A bookophone consists of a paperback book and a rod/pipe 'activator bow' of some description. The rod can be metal, plastic or lacquered wood, and it is drawn perpendicularly across the book's textblock in a bowing action. It produces acoustic pseudo-shepard tones and, with some practice, a variety of barks and yelps can be produced.
|Bookophone technique: A metal 'activator bow' is rubbed across the book|
Ben Watson's Blake in Cambridge, and 1839: The Chartist Insurrection by David Black and Chris Ford, both books published by Unkant. (Tangentially, whilst setting up the space, Ben Watson found convenience in my bookophone's 'activator bow' in liberating from the ceiling the Union Jack bunting left over from a Queen's Jubilee celebration some days earlier).
Interestingly, Watson chose to launch his own book by giving a platform to its critics who proceeded to denounce various aspects of its content, creating much debate (which also encompassed ventings on AMM's anti-academic stance). Watson - an expert in language-defying tone poetry and mega-freeform vocalistics - then encouraged Oscillatorial Binnage to acoustically ornament/mimic the ensuing debate, which was already agitated by Watson's occasional divergences into his hyperconfusing wordjazz. Electronics, crackleboxes, bean slicer, clarinet, squeaky toilet paper holder combo, harmonica and bookophone (among other things - mostly stuff found in bins) culminated in a noisome uproar. Regretfully, some of the younger people present did not at all enjoy the ultra-high pitched amplified blasts. (All recordings can be heard here).
To change the subject slightly.... My shoes are always broken. Earlier that rainy, rainy day, I had been in the second-hand book basement of a King's Cross bookshop, trying to identify a louder £1 book for bookophone implementation (without actually compromising the shop's stock by bowing the book edges). Owing to a hole in my shoe, rainwater had made ingress to my sock, making an unpleasantly wet foot; an irritating feeling which distracted me and so impaired bookophonic sonic book judgement. Abandoning the search, inspiration made me hop to the British Library where strong plastic bags can be obtained - most convenient! There, I made myself a plastic sock to place inside my shoe thereby offering protection against the rainwater. This provided comfort, not just for the rest of the day, but for the next week too.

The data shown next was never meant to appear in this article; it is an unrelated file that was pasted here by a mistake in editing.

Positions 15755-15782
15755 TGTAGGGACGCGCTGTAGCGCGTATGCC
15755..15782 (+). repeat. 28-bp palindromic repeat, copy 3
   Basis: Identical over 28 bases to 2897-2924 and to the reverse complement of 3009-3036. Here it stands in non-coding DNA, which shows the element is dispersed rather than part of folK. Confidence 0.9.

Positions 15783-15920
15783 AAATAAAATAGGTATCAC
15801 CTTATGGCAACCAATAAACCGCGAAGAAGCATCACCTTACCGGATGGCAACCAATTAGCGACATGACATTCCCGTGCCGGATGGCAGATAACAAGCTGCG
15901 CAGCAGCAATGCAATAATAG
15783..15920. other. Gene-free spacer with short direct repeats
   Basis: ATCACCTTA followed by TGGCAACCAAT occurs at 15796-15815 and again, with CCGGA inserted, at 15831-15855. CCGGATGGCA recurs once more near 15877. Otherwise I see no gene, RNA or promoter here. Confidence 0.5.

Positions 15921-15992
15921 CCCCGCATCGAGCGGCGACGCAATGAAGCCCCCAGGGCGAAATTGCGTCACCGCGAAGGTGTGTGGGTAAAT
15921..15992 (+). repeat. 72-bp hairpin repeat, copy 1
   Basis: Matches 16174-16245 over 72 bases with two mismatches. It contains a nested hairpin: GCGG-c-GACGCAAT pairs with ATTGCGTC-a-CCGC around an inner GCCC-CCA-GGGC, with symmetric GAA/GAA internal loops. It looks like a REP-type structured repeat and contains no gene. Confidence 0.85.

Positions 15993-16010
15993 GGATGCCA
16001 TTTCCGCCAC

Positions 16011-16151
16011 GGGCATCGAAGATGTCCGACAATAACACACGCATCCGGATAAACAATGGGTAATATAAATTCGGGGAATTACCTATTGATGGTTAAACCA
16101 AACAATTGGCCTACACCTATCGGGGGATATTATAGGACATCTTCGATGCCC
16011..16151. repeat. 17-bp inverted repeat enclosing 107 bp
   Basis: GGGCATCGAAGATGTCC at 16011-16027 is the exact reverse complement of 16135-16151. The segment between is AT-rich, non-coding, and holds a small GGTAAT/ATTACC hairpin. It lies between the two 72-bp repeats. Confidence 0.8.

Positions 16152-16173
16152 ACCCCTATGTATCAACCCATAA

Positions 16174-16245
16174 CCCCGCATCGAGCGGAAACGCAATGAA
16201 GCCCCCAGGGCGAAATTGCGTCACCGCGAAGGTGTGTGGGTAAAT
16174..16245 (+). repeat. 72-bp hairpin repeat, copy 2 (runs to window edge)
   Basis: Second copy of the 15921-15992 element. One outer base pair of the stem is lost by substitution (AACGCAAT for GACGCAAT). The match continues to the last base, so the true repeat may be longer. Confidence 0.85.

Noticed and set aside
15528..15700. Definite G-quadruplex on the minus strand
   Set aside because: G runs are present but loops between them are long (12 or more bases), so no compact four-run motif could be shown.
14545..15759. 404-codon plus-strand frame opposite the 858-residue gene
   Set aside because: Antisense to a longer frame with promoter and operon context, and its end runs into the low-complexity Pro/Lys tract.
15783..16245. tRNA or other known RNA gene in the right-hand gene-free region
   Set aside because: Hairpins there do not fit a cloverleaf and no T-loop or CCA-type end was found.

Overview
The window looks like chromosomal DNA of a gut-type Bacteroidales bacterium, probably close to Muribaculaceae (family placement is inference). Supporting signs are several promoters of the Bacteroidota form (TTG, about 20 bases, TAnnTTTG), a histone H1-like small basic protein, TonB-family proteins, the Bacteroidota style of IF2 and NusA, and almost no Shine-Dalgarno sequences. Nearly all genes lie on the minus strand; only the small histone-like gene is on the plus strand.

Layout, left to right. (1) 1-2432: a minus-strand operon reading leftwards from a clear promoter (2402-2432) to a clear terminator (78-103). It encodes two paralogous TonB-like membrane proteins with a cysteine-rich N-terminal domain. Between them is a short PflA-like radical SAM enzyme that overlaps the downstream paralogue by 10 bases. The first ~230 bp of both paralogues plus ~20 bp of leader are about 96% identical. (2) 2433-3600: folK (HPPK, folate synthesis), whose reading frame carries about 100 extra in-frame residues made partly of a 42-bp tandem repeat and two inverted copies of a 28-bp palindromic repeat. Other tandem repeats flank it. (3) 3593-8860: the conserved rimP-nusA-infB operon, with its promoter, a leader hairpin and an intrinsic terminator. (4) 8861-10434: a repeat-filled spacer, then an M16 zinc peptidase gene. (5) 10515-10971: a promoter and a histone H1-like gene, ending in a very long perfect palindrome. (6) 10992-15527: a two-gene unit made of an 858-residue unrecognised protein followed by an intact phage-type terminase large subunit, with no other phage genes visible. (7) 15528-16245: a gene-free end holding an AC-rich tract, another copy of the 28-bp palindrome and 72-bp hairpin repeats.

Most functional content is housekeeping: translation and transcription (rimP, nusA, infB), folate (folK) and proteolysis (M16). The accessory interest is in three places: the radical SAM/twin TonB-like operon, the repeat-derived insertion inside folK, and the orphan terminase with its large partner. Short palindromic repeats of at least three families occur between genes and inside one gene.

[Such a feet/feat of necessity is perhaps worthy of Vladimir Arkhipov's attention: specifically his Home Made series of books cataloging folk artefacts borne of such necessity].
However, by the time the AMM book launch began, the plastic sock had started to smell really bad. There's an esoteric quirk of hygiene that sees unventilated feet turn odorous. Yet by the unpremeditated combining of the bookophone sounds with the 'British Library bag-sock' footsmell generator, I had fused both scent and sound into a new emission-sensation. However, the other members of Oscillatorial Binnage were undecided and mildly dismissive of it. I did wonder what the academics and anti-academics would make of this multi-faceted concept-fusion of bookophonics, British Library bag-socks, bad odour twinned with questionable bookwhine sonics... It is probably too irrelevant or 'lumpenproletarianesque' to even contemplate.